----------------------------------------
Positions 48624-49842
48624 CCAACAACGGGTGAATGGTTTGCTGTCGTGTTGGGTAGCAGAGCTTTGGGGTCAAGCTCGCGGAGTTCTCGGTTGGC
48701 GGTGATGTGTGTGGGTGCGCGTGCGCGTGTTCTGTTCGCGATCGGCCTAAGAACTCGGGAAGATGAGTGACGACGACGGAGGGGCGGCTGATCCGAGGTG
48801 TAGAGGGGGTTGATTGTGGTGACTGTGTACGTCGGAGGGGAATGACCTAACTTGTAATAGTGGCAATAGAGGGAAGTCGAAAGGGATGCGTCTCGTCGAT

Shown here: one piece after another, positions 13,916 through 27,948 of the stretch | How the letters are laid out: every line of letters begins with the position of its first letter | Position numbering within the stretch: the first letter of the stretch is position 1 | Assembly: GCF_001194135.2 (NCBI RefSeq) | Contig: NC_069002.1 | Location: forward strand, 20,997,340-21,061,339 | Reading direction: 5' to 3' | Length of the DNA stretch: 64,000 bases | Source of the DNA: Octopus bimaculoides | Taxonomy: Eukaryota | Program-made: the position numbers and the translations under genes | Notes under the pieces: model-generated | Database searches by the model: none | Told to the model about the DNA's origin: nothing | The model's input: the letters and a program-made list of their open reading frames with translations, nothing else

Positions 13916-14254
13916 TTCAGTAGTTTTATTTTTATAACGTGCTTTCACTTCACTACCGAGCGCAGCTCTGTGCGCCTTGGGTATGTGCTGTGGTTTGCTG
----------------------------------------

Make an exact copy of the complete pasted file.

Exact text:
Positions 48624-49842
48624 CCAACAACGGGTGAATGGTTTGCTGTCGTGTTGGGTAGCAGAGCTTTGGGGTCAAGCTCGCGGAGTTCTCGGTTGGC
48701 GGTGATGTGTGTGGGTGCGCGTGCGCGTGTTCTGTTCGCGATCGGCCTAAGAACTCGGGAAGATGAGTGACGACGACGGAGGGGCGGCTGATCCGAGGTG
48801 TAGAGGGGGTTGATTGTGGTGACTGTGTACGTCGGAGGGGAATGACCTAACTTGTAATAGTGGCAATAGAGGGAAGTCGAAAGGGATGCGTCTCGTCGAT

Shown here: one piece after another, positions 13,916 through 27,948 of the stretch | How the letters are laid out: every line of letters begins with the position of its first letter | Position numbering within the stretch: the first letter of the stretch is position 1 | Assembly: GCF_001194135.2 (NCBI RefSeq) | Contig: NC_069002.1 | Location: forward strand, 20,997,340-21,061,339 | Reading direction: 5' to 3' | Length of the DNA stretch: 64,000 bases | Source of the DNA: Octopus bimaculoides | Taxonomy: Eukaryota | Program-made: the position numbers and the translations under genes | Notes under the pieces: model-generated | Database searches by the model: none | Told to the model about the DNA's origin: nothing | The model's input: the letters and a program-made list of their open reading frames with translations, nothing else

Positions 13916-14254
13916 TTCAGTAGTTTTATTTTTATAACGTGCTTTCACTTCACTACCGAGCGCAGCTCTGTGCGCCTTGGGTATGTGCTGTGGTTTGCTG